Which sulky will be the first to cross the finish line? A day at this racetrack in Mariendorf offers exciting entertainment for fans of equestrian sports and those experiencing it for the first time.
Trabrennbahn Marienfdorf remains a popular destination for equestrian enthusiasts and anyone else who wants to spend an entertaining day at the track.
At the track
Trabrennbahn Mariendorf is one of the most successful harness racing tracks in Germany and hosts more than 650 races a year. And it is also one of the most beautiful sites with chestnut trees surrounding the 32 stables on the 24 hectare site. A particular treat for the eyes is the Art Nouveau grandstand that fortunately survived the war.
Also worth a visit in their own right are the 32 stables, which blend the look of historic half-timbered buildings with the modern architectural style of the wooden stalls. More than 800 horses can be accommodated here. The site also includes several small spots offering a bite to eat such as Traberpause and Champions Teehaus.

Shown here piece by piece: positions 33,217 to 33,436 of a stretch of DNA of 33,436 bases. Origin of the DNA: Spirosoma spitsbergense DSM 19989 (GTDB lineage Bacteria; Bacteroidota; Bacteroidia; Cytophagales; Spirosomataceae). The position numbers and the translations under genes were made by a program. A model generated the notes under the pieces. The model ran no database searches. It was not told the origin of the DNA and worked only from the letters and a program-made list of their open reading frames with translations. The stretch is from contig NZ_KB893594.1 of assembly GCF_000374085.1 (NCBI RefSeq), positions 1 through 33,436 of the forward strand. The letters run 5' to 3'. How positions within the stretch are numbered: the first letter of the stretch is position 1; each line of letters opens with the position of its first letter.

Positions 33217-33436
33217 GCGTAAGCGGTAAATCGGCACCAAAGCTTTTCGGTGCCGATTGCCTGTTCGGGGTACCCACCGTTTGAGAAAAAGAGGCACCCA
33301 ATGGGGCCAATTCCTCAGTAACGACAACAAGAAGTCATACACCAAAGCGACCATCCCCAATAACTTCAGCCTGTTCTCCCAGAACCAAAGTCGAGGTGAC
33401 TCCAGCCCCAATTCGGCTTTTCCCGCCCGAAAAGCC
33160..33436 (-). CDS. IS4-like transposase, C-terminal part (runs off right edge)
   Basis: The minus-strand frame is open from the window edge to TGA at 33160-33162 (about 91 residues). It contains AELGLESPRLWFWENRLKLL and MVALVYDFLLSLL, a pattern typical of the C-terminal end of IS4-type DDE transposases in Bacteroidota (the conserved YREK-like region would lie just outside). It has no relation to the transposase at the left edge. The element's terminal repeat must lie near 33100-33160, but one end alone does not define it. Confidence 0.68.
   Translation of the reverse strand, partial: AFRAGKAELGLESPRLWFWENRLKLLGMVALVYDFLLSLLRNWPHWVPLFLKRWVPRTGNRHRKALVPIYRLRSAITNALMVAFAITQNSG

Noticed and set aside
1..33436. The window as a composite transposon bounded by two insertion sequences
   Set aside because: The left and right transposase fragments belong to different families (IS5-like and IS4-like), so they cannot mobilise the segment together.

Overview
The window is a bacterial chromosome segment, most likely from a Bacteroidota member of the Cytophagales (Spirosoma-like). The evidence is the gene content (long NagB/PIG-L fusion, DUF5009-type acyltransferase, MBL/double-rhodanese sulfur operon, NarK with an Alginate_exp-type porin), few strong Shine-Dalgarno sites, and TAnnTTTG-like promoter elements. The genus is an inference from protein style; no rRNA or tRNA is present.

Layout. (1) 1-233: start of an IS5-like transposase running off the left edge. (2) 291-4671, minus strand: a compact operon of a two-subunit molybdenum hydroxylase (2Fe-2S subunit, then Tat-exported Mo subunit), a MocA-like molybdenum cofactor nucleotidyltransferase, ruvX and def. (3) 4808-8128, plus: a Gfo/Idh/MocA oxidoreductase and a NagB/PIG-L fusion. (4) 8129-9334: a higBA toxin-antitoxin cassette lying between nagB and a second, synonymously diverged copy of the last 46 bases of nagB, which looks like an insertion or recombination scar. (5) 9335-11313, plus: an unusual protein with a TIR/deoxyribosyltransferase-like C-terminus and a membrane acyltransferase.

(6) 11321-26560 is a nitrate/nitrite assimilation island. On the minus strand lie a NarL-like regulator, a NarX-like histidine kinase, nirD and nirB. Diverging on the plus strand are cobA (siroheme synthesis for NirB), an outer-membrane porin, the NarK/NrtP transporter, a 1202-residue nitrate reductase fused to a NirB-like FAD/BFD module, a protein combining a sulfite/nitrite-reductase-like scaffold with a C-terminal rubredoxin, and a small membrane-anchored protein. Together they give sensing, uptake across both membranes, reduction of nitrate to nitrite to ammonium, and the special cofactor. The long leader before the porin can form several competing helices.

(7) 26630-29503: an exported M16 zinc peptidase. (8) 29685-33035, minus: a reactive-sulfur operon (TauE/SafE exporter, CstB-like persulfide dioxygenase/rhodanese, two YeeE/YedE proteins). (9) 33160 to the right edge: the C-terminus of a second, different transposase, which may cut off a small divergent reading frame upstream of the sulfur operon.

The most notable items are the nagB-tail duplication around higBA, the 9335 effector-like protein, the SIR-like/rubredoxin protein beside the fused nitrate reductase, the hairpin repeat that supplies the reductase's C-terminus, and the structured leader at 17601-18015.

History of the track
The Mariendorf harness racing track celebrated its opening more than a hundred years ago. At the time, it was the most modern track in Germany. It then experienced a rebirth in the years after the war. The German harness-racing derby has been held in Mariendorf since 1952. The battle for the Blue Ribbon is considered the greatest harness-racing event in Germany. It concludes eight days of racing known as Derby Week.
The grandstand at Mariendorf was opened in 1972. The five-storey building can accommodate 5,000 guests and, with its glass front, is one of the most modern grandstands in Germany.
The most important harness racing event in Germany and one of the most important in the world is Derby Week, which has been held at Trabrennbahn Mariendrof for more than a century. The event lasts eight days.
In the south of Berlin, things are much more tranquil in the village of Mariendorf, which was founded in 1230. Its biggest attraction is without doubt the racecourse, but there is also the memorial to the Marienfelde transit camp, where more than 1.3 million people who fled from the GDR were fed and sheltered.
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